Moody’s said ratings for all of the major reinsurers were stable, and many reinsurance analysts said they saw one bright spot in the disaster: prices for reinsurance have been declining for several years, and while the earthquake will hurt the results of companies for one quarter, it might spur new demand and higher prices.
Reinsurance contracts are often renewed in April, and Keefe, Bruyette & Woods issued a report on Tuesday suggesting that losses from the earthquakes in Japan and, recently, New Zealand would lead to firmer prices on California earthquake and Florida hurricane insurance.
The big global reinsurers had packaged some Japanese earthquake risks into a type of security known as catastrophe bonds, or cat bonds. Cat bonds are sold to syndicates of institutional investors that expect a high return on the understanding that they will lose some or all of their principal if the covered disaster occurs.
Cat bonds are set off only by events that are specified in great detail in advance. Moody’s said it had identified four rated bonds linked to some form of earthquake coverage in Japan.
The initial estimate, by AIR Worldwide, of insured losses from the earthquake was very narrow. Issued on Sunday, that estimate, of $15 billion to $35 billion, included only damage caused by the earthquake and the subsequent fires, not the tsunami, landslides or nuclear accidents.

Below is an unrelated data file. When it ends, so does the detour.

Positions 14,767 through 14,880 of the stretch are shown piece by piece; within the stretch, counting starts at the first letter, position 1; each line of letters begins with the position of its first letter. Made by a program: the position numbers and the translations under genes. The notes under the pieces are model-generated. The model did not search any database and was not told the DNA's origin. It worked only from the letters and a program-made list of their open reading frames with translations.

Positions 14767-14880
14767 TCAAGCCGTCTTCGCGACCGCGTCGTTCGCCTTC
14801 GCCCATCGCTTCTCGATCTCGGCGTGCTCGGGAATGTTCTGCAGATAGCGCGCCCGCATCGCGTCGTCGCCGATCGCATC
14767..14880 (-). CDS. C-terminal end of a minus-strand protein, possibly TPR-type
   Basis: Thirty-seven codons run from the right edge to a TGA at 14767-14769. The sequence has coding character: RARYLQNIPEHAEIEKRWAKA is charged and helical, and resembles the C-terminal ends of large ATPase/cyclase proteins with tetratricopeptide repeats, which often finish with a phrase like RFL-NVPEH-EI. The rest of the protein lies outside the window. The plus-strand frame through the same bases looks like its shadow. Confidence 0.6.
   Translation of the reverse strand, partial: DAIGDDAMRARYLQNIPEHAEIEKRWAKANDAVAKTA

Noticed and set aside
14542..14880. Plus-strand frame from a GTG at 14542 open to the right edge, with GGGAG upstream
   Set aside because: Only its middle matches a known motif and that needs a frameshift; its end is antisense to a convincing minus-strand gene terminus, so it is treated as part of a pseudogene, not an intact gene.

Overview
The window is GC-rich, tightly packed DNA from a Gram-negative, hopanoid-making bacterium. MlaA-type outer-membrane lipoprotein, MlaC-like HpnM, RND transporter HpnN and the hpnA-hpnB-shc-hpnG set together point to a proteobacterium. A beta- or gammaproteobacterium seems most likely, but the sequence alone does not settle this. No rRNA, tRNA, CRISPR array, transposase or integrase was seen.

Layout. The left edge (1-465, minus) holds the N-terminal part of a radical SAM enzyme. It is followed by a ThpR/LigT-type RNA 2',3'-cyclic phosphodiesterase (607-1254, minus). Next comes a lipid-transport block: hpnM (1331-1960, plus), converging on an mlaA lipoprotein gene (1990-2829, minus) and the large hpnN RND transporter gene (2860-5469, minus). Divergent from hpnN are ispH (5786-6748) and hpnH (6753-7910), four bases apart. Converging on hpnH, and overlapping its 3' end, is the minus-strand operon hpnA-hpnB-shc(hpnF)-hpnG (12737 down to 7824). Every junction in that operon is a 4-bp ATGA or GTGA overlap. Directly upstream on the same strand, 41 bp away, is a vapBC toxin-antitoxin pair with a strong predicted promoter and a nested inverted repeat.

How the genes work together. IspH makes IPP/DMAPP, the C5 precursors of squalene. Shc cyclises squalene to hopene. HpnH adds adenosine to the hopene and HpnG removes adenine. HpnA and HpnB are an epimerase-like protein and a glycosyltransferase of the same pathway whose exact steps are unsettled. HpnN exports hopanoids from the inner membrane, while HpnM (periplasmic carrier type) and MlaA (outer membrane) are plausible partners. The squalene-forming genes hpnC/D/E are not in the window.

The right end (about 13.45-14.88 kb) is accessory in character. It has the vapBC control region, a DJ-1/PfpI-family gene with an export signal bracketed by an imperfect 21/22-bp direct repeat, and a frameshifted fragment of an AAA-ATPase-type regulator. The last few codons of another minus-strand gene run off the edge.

An AIR Worldwide spokesman, Kevin Long, said on Tuesday that the company had already counted about $24 billion worth of insured commercial and residential properties within two miles of the coast in the affected areas.
As the company works on financial models of all the disasters, the value of some of those properties will be added, he said. The company expects to revise its estimate early next week.
The initial estimate included the cost of physical damage to houses and their contents, farms and commercial property, as well as insured business-interruption losses.
The company’s estimates will never include a multitude of losses that are not insured: cars swept away, damaged property, buckled roads and weakened bridges, and something called “demand surge” — the spike in materials prices and labor costs that often comes with large-scale rebuilding after a catastrophe.
The uninsured losses may turn out to be the greatest losses of all.
Until now, the most destructive earthquake in terms of property damage was the one that struck Northridge, Calif., in January 1994, when insurers paid out $15.3 billion, or $22.5 billion in today’s dollars. Sixty-one people died.
The quake with the biggest death toll struck just after Christmas in 2004 off the western coast of Indonesia, which also set off a gigantic wave. About 220,000 people died in that tsunami, by far the most since the Insurance Information Institute began tracking earthquake statistics in 1980.
“What makes today’s natural disaster so extraordinary is that four of the five costliest earthquakes and tsunamis in the past 30 years have occurred within the past 13 months,” said Robert Hartwig, president of the institute, citing two big quakes in New Zealand and one in Chile along with the disaster in Japan.